In anticipation of our three-man show, From Europe, With Love, PIERMARQ* interviewed Danish artist Henrik Godsk about his career, inspirations and creative process.
From Europe, With Love
Henrik Godsk, Jordy Kerwick & Olivier Vrancken
20 June - 6 July 2019
PIERMARQ*: Can you tell us about how you got into making art?
HENRIK GODSK: I grew up in a travelling fair. In fact, I was born into it. In the summer, we toured around in Norway, in the winter we prepared for the next year. This involved renovating and painting panels and facades among others. I participated in this from an early age. Accordingly, initially I was kind of a sign painter. When I was 14, I discovered Picasso and wanted to become a fine artist instead.
P*: What are the core concerns of your practice?
HG: I am interested in the relation between abstraction and figuration and flatness and space. Also, I try to make works that are sort of beyond time, looking old and new at the same time.
P*: What have been your major influences?
HG: Three artists in particular: Pablo Picasso, Vilhelm Lundstrøm (Danish modernist), and Amadeo Modigliani.
P*: What exhibitions or artists have left a strong impression on you and your development as an artist?
HG: I would have to say Amadeo Modigliani. He was beyond time. He almost looked conservative compared to some of his contemporaries, drawing on classic masters. Yet, he also looked fresh. He had his own space, his own voice.
P*: Can you talk us through the conceptual focus of your work for the upcoming exhibition at PIERMARQ*?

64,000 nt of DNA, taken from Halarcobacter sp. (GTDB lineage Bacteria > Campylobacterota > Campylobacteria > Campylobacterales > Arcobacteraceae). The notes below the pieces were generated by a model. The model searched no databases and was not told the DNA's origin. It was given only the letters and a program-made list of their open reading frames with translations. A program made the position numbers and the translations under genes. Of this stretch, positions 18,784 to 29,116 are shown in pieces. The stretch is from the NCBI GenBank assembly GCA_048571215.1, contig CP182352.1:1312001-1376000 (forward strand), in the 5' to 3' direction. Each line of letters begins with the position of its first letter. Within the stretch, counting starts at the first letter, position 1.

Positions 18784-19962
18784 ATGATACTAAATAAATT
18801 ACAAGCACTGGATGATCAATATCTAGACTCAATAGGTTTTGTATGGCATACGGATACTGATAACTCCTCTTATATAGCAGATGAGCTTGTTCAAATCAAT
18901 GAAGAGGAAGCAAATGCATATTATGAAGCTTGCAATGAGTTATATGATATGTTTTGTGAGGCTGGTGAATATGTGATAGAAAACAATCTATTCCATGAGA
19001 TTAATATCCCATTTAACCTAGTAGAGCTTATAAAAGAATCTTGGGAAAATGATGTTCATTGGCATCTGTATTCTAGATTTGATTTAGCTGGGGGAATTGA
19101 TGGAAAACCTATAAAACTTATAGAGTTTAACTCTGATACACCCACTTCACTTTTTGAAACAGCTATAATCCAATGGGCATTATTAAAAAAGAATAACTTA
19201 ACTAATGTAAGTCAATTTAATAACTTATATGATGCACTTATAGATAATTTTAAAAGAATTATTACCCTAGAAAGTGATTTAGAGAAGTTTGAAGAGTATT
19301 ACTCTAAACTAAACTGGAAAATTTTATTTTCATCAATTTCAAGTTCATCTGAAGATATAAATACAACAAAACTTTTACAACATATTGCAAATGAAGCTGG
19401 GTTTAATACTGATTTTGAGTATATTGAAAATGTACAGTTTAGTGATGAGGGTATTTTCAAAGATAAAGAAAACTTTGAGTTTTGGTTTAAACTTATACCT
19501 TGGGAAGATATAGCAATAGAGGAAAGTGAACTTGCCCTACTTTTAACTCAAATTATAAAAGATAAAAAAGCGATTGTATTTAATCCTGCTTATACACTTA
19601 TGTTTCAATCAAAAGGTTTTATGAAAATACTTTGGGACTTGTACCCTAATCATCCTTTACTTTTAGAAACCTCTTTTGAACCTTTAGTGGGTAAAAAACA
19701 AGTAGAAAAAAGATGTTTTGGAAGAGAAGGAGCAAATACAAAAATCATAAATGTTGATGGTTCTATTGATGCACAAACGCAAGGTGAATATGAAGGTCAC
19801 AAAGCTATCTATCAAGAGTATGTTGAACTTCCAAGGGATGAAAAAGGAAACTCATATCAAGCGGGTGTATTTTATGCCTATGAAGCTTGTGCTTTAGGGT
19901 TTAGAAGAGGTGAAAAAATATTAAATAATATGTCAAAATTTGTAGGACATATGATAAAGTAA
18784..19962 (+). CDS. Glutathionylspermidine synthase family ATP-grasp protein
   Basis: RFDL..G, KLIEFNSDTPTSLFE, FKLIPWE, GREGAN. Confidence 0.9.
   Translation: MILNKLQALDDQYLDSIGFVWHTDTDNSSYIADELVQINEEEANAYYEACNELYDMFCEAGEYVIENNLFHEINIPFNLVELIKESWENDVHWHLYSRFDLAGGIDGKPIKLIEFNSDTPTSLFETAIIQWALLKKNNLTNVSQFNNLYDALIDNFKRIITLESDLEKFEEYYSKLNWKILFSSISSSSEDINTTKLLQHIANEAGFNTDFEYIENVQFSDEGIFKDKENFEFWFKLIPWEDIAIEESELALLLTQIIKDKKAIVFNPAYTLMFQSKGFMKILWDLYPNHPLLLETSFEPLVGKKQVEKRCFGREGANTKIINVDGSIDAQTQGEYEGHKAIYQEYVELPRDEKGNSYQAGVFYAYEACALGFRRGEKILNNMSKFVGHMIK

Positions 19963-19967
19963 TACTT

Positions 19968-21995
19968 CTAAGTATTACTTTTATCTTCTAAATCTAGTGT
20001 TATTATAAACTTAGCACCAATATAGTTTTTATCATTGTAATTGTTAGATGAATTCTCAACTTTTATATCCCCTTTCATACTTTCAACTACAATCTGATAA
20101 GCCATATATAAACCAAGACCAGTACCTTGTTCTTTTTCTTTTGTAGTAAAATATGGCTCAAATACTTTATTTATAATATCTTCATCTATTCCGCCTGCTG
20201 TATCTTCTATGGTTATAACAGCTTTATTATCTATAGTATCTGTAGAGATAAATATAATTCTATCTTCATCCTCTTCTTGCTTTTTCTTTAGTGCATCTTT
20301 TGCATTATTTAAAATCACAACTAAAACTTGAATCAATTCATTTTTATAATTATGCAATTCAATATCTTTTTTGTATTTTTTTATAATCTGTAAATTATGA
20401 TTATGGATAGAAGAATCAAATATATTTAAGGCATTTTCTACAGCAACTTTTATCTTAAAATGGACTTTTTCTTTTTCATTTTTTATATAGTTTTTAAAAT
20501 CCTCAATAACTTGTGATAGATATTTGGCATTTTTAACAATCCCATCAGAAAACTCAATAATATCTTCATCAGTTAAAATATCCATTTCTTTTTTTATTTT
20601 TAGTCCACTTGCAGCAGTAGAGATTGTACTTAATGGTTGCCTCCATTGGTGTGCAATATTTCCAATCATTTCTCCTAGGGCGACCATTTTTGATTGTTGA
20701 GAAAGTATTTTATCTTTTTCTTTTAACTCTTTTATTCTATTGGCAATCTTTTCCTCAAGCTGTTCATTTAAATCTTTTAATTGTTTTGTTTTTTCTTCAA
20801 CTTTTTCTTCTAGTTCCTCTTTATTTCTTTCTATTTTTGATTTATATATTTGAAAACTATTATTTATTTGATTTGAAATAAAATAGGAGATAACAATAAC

HG: The pieces in the show are all imaginary portraits. They are not portraits of specific persons. They look female, but I consider them to be beyond gender. They are very constructed, as is postmodern identity, but I still think they represent something human. When you get close to the paintings, you realise that the abstract qualities are just as important as the images.
P*: Can you expand upon the process in creating your works?
HG: If there is a human figure in the painting, I begin with the head. From there, I take it step by step or, rather, one geometrical element at a time. No sketch.
I have a lot of rules. I am not allowed to fill out the whole canvas. The raw canvas has to be visible here and there. This allow the colors to breath. Also, I am not allowed to over paint. If I break this rule, it has to be visible, i.e. you should be able to see parts of what is underneath the new layer of paint. This gives the painting the freshness of a drawing. Many mistakes are kept, since I don't paint layer on layer as many oil painters, and it adds a "live-element" to the textured layers of the paintings, i.e. the fat brush strokes are one takes.
I like to keep it simple and fresh. If a painting does not work, I cut it up and use it for collages. This happens very often. Too much work on my paintings destroys the freshness.